Seven days at the beach. Seven days with family and friends. Seven days of a little bit of heaven.
Seven days with little or no internet access.
I know I’m an internet addict, although not as bad as some. My daily routine includes reading the news, checking email (five addresses) and responding to some, tweeting a little bit, lurking on DorothyL and a few other elists and Yahoo groups, sometimes actually contributing something to said elists and groups, checking in on a handful of favorite blogs and journals, googling a variety of things that I think I’d like to know more about, maybe doing a little shopping, so on and so forth, rinse and repeat. Somewhere in there, I do a little bookstore-related computer work like placing and receiving orders.
Then there’s my blog. I’m more than a bit obsessive about having different material every day, or close to it, at least partly because I hate to go to someone’s blog only to find out they haven’t posted anything in the last year and a half. That’s all well and good—you should be able to quit a blog whenever it suits your fancy but why advertise it on your website or in your signature? Anyway, as I said, I’m bound and determined to keep Buried Under Books fresh with my own contributions as well as book reviews and guest posts.
So, before heading to the beach, I lined up seven guest blogs, thinking all I would need to do is get online once or twice a day to promote each day’s author and his or her article. Two guests weren’t going to have their articles ready until later in the week so I was also prepared to put their posts together, adding pictures and bios. Sounds like a good idea, right?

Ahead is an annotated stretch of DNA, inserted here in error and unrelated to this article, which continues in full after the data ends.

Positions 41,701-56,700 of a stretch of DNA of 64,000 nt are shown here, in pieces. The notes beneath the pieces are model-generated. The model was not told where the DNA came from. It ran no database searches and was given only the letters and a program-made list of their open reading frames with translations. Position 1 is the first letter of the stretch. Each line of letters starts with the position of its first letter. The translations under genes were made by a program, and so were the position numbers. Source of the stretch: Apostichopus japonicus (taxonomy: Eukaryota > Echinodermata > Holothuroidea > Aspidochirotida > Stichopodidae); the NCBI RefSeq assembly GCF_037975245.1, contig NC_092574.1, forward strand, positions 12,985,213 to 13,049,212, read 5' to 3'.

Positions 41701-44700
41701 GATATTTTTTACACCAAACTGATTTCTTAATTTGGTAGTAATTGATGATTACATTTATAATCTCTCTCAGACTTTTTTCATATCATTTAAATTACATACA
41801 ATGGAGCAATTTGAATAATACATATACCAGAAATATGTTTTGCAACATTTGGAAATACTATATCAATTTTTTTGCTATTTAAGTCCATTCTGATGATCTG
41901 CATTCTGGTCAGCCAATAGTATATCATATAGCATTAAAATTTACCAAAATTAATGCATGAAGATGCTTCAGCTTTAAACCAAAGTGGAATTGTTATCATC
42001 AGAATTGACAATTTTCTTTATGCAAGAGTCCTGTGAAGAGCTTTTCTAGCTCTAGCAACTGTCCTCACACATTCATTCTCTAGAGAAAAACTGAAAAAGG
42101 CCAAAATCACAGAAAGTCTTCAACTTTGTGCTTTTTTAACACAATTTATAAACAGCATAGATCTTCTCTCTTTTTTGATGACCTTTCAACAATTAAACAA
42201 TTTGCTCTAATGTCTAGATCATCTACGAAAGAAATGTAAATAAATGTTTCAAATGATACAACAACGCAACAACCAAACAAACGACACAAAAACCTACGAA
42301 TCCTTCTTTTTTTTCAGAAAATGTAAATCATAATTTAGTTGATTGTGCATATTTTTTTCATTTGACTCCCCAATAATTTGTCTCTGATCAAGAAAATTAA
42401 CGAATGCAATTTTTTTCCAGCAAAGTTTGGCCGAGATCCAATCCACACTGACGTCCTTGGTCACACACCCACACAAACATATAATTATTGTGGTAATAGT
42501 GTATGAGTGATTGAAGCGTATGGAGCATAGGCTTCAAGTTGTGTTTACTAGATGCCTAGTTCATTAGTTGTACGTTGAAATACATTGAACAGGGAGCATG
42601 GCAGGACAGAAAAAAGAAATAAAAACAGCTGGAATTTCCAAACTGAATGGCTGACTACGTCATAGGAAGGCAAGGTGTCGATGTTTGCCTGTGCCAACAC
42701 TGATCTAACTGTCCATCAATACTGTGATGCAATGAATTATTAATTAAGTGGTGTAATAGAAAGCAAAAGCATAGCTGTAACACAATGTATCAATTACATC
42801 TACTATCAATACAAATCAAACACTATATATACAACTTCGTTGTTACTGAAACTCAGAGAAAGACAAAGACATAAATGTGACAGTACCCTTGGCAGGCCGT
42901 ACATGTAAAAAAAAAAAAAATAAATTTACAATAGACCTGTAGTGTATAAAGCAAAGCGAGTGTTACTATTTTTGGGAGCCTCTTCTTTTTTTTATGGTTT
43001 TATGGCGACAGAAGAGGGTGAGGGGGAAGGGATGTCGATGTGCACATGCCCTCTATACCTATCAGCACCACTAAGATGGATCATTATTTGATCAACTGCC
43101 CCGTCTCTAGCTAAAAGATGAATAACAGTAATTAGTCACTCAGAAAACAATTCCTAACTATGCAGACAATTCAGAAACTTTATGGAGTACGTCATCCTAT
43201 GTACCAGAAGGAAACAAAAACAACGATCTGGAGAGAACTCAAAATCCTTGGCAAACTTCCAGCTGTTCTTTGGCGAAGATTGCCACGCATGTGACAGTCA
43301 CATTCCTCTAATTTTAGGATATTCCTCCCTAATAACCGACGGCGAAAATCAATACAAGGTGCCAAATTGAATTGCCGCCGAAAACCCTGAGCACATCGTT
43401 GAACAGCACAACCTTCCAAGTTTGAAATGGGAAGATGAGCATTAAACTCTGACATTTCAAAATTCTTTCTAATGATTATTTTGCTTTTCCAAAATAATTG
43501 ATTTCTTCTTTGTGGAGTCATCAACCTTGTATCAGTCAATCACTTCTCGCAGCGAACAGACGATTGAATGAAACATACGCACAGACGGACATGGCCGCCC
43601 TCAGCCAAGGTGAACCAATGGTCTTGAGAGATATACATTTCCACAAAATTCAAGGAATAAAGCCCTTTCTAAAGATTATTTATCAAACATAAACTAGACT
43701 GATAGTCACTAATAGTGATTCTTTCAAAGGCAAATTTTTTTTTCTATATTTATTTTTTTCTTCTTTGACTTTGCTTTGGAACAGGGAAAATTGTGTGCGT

Every year, we come to the same beach motel/apartments and, every year since I’ve owned a laptop, internet access has been spotty but doable. This year, “spotty” doesn’t begin to describe it and it wasn’t just me. Two other people in the apartment with me had the same trouble and we saw other tenants carrying their laptops around to different spots looking for the elusive connection. On a good day, I could get on for about 10 to 15 minutes, not even enough time to check email much less do any work on the blog. I couldn’t even post a comment each day to thank the various authors for being my guests. The really aggravating thing was we could get the wifi connection and would get a signal but we just couldn’t get internet pages to load. That little connecting thingy would just go around and around endlessly until the “cannot find server” notice of doom would come up.
Now, mind you, this came about less than two weeks after I had a pretty major power surge event at my house. Mostly, the surge protectors did their job and many of my electronics survived but my PC tower—the one all my bookstore business is on—didn’t. So, I was already in a love-hate relationship with computers when I headed to the beach and apparent oblivion.
All of which brings me to the point—we, meaning I, apparently do not handle internet deprivation well. I mean, what am I supposed to do when I simply must know what horrible things Simon on the Real Housewives of New York has been tweeting or what time of day is best to take the Hatteras Ferry or when is my grandson’s graduation next June or what was the name of that book? You know the one, it had a red cover and was about this woman or maybe it was a guy…
When the apocalypse comes and the survivors are knocked back into a pre-technological age, I will not take it gracefully.